Australia plans to take militants' children into custody

Australia says foreign fighters may lose their children if they return to the country, after local media reported wife of one militant wants to come back home with her children

Photo by: Reuters
Photo by: Reuters

Updated Jul 28, 2015

The government of Australia has been considering taking custody of children from militants who fight overseas following media reports that claim the wife of one foreign fighter in Syria wants to return home with her children.

The country's Immigration Minister Peter Dutton has told reporters that any decision would be made on a case-by-case basis and would depend on the age of the children.

"If they're infants, for example, then they would be in state care, as we've seen with some people who have decided to abandon their children and go off and fight," he said.

Australian prime minister Tony Abbott on Tuesday announced that his government will strip citizenship from its nationals who have dual-citizenship and are believed to be carrying out attacks at home or overseas as part of militant groups.

The prime minister says that around 100 Australians are allegedly fighting in Iraq and Syria and around 50 percent of them are dual-citizens.  

The new legislation will provide the country’s immigration minister with the authority to remove Australian citizenship from dual-passport holders even if they are not convicted of an offence, yet the decision will be subject to judicial review. Australia is also planning to cancel the passports of 100 people on national security grounds.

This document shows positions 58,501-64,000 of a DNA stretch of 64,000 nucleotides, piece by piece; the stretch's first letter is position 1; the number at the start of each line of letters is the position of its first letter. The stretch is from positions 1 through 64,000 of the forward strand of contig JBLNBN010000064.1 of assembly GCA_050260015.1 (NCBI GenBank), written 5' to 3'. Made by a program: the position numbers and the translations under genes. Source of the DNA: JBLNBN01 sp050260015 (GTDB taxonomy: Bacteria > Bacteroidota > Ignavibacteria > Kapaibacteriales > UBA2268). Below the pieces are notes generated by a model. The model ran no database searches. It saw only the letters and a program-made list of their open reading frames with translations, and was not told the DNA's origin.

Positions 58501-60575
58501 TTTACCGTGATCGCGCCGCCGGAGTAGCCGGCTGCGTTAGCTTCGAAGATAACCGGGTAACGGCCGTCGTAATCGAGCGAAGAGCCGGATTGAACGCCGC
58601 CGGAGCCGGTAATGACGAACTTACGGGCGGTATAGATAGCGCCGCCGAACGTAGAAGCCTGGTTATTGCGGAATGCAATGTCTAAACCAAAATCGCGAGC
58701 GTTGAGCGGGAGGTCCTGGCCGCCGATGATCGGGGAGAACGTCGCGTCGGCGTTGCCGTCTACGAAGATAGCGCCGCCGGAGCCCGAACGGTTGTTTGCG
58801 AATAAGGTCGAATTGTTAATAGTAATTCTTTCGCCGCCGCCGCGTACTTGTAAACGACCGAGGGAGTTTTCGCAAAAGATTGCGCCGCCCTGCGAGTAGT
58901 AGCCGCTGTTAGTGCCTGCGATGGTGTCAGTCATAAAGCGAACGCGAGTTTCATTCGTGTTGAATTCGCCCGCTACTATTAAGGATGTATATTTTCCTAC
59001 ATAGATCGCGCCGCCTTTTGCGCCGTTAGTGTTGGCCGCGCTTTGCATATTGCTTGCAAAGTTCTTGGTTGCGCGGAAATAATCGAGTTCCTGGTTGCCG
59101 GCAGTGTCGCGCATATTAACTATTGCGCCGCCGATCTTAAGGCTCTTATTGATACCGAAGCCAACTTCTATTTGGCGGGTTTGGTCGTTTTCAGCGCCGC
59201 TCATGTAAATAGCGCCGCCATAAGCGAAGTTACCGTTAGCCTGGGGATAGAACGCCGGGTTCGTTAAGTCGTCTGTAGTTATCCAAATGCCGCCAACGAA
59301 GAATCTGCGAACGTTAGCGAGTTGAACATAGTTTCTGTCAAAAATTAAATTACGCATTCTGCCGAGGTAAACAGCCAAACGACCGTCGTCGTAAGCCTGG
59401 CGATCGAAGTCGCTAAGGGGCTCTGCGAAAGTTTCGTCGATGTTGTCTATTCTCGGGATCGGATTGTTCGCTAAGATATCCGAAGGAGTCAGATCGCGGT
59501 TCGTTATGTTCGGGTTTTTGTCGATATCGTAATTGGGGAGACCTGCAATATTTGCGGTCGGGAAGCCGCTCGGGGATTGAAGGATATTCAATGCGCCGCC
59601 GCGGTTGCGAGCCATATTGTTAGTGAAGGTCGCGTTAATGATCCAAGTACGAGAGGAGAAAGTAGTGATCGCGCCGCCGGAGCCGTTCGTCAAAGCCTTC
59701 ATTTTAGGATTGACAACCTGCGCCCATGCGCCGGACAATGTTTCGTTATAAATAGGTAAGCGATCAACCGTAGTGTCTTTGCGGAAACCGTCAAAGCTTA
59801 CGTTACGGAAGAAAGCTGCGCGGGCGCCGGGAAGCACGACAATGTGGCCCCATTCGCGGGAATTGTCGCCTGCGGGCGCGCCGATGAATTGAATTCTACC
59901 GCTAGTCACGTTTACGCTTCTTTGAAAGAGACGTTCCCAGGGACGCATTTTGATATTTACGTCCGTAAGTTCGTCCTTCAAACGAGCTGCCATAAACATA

The children could become wards of the state if their mother is imprisoned.

The latest announcements came after local media reports claimed the wife and children of Australian Khaled Sharrouf, who has fought with ISIS, are trying to return to Australia.

Last week the government made it clear that anyone who has travelled overseas to fight in the conflicts in the Middle East and now wants to come back after regretting the decision will be heavily prosecuted.

Lawyers representing foreign fighters have been seeking leniency from the Australian government for their clients to return.

“If you go, and you seek to come back, as far as this government is concerned you will be arrested, you will be prosecuted and you will be jailed,” said Abbott, adding Sharrouf's family will also face the same consequences.

Sharrouf's wife, Tara Nettleton, is reportedly trying to return to Australia with her five children, despite the government's warning that she and her children could face charges for terrorist offences.

TRTWorld and agencies